Let’s start with not having to wake up at 4am and arrive at the train station three hours before the train leaves just to check in a bag and then spend the next three hours queuing in various lines – bags, passport, security, boarding etc..

We arrived at Gare de Lyon around 30 minutes before the train left and boarded without queuing and the train departed on time.

Compare this with having to get a taxi or the RER train to Charles de Gaulle airport and then still find yourself in Paris three hours later as you queue to board. (I know this is not always the case but this summer the advice was to arrive three hours before your flight to check in bags.)

Plus there was no luggage limits on the train and no having to empty your bags at security because you left an old roll-on deodorant at the bottom of your bag.

Although rail stations in Spain do have airport style x-ray machines to check all luggage, they were very rapid and didn’t result in any long queues.

Add to this comfortable seats with leg room, a bar you can walk to and spend hours watching the beautiful French and Spanish landscape whizz by.

You arrive in the centre of town – in our case Barcelona – so there’s no need to get public transport or taxis to and from out of town airports. 

Spending a night in Barcelona was a great way to break the journey – albeit a bit expensive (see below).

And it all ran pretty much on time. Over five train journeys in four days we had 15 minutes of delay. Spain’s high-speed trains were fantastic.

To sum it up: when flying your holiday only really begins when you arrive at your final destination because these days the day spent travelling is one big headache, but with the train the holiday begins as soon as you leave the station.

It’s just far, far more relaxing.

heading back to Barcelona Sants station after a night in the Catalan capital. Photo: The Local.

The Downsides

But what about the kids, you say?

Yep this can be an issue. Travelling for 7 hours on a train is not easy with two young kids but if you come prepared and can think of 75 different ways to occupy them from drawing and playing cards to I-spy and “count my freckles slowly” then it’s possible the journey will be tantrum free. (Playing hide and seek on a train with 12 carriages isn’t advisable.)

And kids adapt, so the following day’s five and half hour journey from Barcelona to Seville was a breeze because they settled into the pace of life and by that point had worked out the code to get into my mobile phone.

One complaint was how long the TGV train took to get along the southern French coast. Does it really need to stop at Nimes, Montpellier, Beziers, Agde, Sete and Perpignan? Can’t local trains serve these stations and the TGV just head straight to Spain?

Another little gripe was the train food. Whilst buffet cars on SNCF and Renfe trains are great for a coffee or a beer they don’t really offer a selection of healthy meals, so you need to come prepared. We weren’t and spent a lot of money on crap food and drink during the trips.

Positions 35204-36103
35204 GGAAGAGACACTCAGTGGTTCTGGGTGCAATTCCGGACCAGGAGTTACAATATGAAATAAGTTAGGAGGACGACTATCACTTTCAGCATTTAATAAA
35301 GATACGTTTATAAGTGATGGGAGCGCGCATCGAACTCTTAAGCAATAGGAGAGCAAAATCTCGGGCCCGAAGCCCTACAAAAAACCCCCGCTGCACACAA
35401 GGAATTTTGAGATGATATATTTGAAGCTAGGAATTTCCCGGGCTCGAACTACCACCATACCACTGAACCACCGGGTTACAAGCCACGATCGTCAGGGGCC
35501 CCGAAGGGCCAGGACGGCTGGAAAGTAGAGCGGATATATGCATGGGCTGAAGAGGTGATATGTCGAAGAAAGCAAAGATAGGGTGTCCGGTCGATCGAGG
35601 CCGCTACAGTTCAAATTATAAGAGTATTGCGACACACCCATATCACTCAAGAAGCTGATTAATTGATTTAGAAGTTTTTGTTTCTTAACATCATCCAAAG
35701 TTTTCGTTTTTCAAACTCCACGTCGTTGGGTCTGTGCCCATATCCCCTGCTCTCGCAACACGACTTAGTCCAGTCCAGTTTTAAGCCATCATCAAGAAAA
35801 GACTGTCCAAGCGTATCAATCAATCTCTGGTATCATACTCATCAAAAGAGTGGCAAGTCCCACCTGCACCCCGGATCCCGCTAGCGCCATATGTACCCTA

But if you know this in advance you can bring whatever you like onto the train, with no nonsense about 100ml limits on liquid.

Cost comparison

Working out cost comparisons are hard and anyone looking to do a similar trip will need a calculator at hand. 

It’s hard to do a direct comparison between flying and taking the train because so much depends on what the prices are when you book, the route you want to take and how quickly you want to travel and whether to go first class or standard.

But for us at the time of booking (roughly two months in advance) flights from Paris to Faro were about €1,500 for four people, train tickets booked directly with SNCF and Renfe (not interrail) for four people were around €1,200 (this probably could have been much cheaper further in advance), whilst the Interrail option – 4 day passes plus seat reservations was around €810.

So on the face of it travelling by train, especially using Interrail passes, was cheaper – but then add on the cost of two nights in hotels in central Barcelona and there was no real financial benefit of going by train.

But then it was never all about money – what price on not having to spend three hours at Charles de Gaulle airport?

How easy is it to Interrail?

Interrail proved a great option for us, even though it was only a relatively short trip. It’s more suited to those looking to do multiple journeys through various countries, perhaps at a slower pace. But the kids being free was crucial for us, so other families should definitely explore the option.

The one downside to Interrailing through France and Spain is the requirement to book seat reservations for the high-speed trains.

Whilst this sounds fairly straightforward we couldn’t do it through the Interrail app or website so had to be done with Renfe directly. For most countries you can reserve seats through the Interrail app (more on this below).